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2 Cytochrome P450 Example (Database Search, Detection of Channels, Channel Characterization)

2 Cytochrome P450 Example (Database Search, Detection of Channels, Channel Characterization)

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9.2 Cytochrome P450 Example (Database Search …


9.2.1 Database Search

1. Find human CYPs with the largest number of crystal structures. Note its UNIPROT


2. What are the molecular functions and biological processes connected with this

protein according to its GO annotation? Restrict yourself to major keywords.

3. State the most generic catalytic activity of this selected CYP. Write the equation

of this chemical reaction.

4. What is the EC number of this protein?

5. Where is this protein located within the cell?

6. List the interactions of this protein with small molecules available in ChEMBL,

DrugBank and BindingDB. Which database contains the most chemical interaction data?

7. Find known problematic mutations for this protein. List any variants with a known

effect on protein function.

8. Find the closest protein partners via cross-link to the STRING database. List those

which are known from experiment.

After collecting information about the protein in general, it is usually a good

option to look at the structure in structural databases:

9. Select the structure of the protein with the best resolution and open it in the

PDBe database to find whether this protein dimerizes or forms any other macromolecular assemblies.

10. Find similar 3D structures using PDBeFold – which other protein has the most

similar structure? What is its sequence similarity?

11. Try to find the active site by using the ligands present within the structure.

12. Use the Protein Feature View in RCSB to compare the coverage of the sequence

with the extracted information about the sources of disorder within the structure.

13. Compare the structure of the CYP protein with others from its family using PDB

Flex. Which region exhibits the largest local flexibility?

14. Based on global flexibility analysis, find representative structures of individual clusters of conformations of the protein. Also select the two most distant


15. Using PDBsum, find which ligands occupy the active site of the most distant

structures from the previous task.

16. Analyze how different their surrounding residues are using LigPlot, and compare

them to catalytic residues from the Catalytic Site Atlas.


9 Complete Process of Data Extraction and Analysis

9.2.2 Channels Detection

17. Analyze whether these two most distant structures share all channels from the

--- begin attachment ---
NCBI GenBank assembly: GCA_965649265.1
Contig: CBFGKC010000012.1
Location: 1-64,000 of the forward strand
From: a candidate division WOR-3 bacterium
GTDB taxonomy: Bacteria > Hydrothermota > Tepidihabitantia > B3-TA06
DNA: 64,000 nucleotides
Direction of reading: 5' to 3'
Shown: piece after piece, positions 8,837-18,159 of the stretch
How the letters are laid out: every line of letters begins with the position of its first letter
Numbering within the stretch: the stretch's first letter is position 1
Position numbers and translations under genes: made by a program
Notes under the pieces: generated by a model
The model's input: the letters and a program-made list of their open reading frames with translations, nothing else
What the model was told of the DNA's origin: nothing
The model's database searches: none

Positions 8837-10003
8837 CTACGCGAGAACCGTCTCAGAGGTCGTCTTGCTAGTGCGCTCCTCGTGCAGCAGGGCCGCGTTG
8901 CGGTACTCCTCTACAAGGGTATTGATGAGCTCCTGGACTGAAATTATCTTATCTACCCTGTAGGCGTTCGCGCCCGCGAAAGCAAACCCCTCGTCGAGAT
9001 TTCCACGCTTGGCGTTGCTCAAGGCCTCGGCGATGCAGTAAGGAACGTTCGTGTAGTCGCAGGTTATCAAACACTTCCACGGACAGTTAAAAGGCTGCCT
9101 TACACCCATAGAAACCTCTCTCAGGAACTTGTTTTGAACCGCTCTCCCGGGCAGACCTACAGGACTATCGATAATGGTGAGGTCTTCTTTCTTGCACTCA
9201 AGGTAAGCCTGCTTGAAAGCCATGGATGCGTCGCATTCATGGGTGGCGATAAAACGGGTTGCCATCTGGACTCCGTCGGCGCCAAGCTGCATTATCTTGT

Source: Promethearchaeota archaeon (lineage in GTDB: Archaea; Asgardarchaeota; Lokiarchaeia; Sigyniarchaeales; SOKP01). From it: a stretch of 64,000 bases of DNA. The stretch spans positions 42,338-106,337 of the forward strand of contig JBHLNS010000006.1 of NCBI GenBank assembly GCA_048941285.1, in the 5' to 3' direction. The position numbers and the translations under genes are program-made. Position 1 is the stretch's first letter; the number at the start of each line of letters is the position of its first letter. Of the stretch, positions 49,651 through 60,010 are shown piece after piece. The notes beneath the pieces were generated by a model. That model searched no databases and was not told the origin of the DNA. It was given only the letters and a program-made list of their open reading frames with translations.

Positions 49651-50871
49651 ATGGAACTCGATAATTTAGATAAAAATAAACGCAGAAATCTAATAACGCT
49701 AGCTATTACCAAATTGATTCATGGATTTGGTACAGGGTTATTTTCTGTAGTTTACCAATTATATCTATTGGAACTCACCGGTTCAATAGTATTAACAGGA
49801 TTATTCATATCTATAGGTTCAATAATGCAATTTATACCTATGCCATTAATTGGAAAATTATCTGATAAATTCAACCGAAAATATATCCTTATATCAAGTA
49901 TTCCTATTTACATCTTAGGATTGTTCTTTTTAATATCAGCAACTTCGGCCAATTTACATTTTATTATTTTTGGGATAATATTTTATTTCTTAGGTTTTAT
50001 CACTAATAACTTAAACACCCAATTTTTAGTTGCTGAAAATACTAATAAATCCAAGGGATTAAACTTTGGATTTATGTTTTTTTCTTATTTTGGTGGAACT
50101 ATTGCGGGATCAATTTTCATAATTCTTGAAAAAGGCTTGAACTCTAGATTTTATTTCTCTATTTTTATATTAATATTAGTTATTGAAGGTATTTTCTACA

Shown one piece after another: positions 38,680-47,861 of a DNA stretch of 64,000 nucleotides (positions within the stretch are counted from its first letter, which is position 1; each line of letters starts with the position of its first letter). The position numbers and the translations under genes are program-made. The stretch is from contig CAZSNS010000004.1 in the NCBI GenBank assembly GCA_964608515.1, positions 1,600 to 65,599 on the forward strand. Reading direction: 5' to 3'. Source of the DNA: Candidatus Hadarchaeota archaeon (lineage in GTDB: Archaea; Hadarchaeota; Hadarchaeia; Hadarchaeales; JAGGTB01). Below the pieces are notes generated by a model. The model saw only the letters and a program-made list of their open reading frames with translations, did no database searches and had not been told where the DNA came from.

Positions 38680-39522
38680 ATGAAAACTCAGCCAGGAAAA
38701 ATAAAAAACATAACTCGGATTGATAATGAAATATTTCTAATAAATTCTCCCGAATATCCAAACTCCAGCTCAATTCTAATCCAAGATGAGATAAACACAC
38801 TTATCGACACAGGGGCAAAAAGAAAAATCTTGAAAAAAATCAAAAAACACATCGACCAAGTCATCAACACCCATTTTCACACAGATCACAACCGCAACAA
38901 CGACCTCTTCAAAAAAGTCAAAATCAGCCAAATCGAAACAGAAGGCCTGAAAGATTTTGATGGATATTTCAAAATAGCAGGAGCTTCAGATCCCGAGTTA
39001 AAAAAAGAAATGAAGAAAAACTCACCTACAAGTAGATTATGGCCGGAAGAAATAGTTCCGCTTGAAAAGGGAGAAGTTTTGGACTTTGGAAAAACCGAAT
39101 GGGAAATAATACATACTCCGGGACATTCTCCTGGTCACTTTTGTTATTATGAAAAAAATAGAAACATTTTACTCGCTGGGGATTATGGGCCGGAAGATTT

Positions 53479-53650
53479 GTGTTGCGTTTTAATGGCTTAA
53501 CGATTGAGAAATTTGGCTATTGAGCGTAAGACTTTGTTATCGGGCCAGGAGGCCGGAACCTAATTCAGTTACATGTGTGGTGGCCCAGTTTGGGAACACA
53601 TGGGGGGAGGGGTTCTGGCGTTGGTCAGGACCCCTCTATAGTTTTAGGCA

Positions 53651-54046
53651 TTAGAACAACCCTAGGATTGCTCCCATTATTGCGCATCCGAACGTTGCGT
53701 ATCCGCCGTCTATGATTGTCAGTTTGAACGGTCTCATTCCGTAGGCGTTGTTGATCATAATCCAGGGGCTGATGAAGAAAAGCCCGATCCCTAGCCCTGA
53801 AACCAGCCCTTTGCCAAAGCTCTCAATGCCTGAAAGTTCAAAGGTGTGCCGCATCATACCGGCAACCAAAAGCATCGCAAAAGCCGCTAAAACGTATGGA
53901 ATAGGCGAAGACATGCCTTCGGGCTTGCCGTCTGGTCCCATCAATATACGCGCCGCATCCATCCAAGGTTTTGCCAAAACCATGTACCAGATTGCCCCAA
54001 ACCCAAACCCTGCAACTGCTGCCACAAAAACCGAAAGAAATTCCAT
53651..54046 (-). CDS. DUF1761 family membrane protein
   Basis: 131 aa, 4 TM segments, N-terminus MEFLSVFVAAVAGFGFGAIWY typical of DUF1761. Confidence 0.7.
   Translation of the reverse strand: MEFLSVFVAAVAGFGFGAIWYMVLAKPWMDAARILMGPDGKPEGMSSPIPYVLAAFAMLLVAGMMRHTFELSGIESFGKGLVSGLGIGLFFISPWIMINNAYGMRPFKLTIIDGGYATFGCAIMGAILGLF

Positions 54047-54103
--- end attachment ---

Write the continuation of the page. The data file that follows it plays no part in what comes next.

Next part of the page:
catalytic site. Use MOLEonline 2.0 without HETATMs to even include channels

blocked by ligands.

9.2.3 Channels Characterization

18. One of the structures contains a channel which is wider than the ProbeRadius

(you can check the molecular surface). In order to analyze this channel as well,

enlarge the ProbeRadius to twice the original value (i.e. to 6 Å) and redo the

calculations. Are there visually similar channels in both structures now?

19. Compare the lining residues in the channels in both structures and list the

channel-lining residues for channels with the largest overlap. How much do

they differ in their composition, charge, hydropathy and polarity?

20. Compare residues lining the channels with mutated amino acids with a known

effect. Are there any overlaps?

9.2.4 Solution

1. UniProt gives a large number of entries upon searching for human cytochrome

p450. The first level of selection filtering is to only select the 71 reviewed entries.

If filtered by protein family, only 61 entries remain. Under the Columns button at

the top of the result table, almost any information on the proteins can be added to

the result table as a new column (i.e. Names & Taxonomy, Sequences, Function,

Structure, Gene Ontology, etc.). In the Structure section, tick the 3D option

and the table with results will now show the number of available structures.

Cytochrome P450 3A4 (CYP3A4) with UNIPROT ID P08684 has the most (24)

3D structures available, followed by CYP2A6 (11), CYP2D6 (10), and others.

2. The Function section shows a list of GO annotations, where it highlights keywords:

Keywords for Molecular function: Monooxygenase, Oxidoreductase

Keywords for Biological process: Lipid metabolism, Steroid metabolism, Sterol


3. The Function section also contain a description of the function itself, where

it says that the enzyme performs a variety of oxidation reactions (e.g. caffeine

8-oxidation, omeprazole sulphoxidation, midazolam 1’-hydroxylation and midazolam 4-hydroxylation) of structurally unrelated compounds, including steroids,

9.2 Cytochrome P450 Example (Database Search …


fatty acids, and xenobiotics.

The most generic catalytic reaction is thus given by the equation:

RH + [reduced NADPH-hemoprotein reductase] + O2 = ROH + [oxidized

NADPH-hemoprotein reductase] + H2 O.

4. The Enzyme and pathway database links give two individual EC numbers: (quinine 3-monooxygenase) and (cholesterol 25hydroxylase), however a closer look in the databases (e.g. Metacyc) shows a large

number of EC numbers annotated with CYP3A4.

5. The Subcellular localization section states that CYP3A4 is a single-pass membrane protein located in the endoplasmic reticulum membrane. The Topology

section also lists that residues 2–22 form a helical transmembrane anchor.

6. The Pathology & Biotech and Interaction sections contain links to the following Chemistry databases: the ChEMBL link leads to the cytochrome P450 3 A

group, from which CYP3A4 has to be selected (CHEMBL340), which lists over

44,000 bioactivity types for about 27,000 ChEMBL compounds.

DrugBank entries are shown individually, but in the DrugBank database it is

possible to list all drugs with CYP3A4 as a target (BE0002638), which leads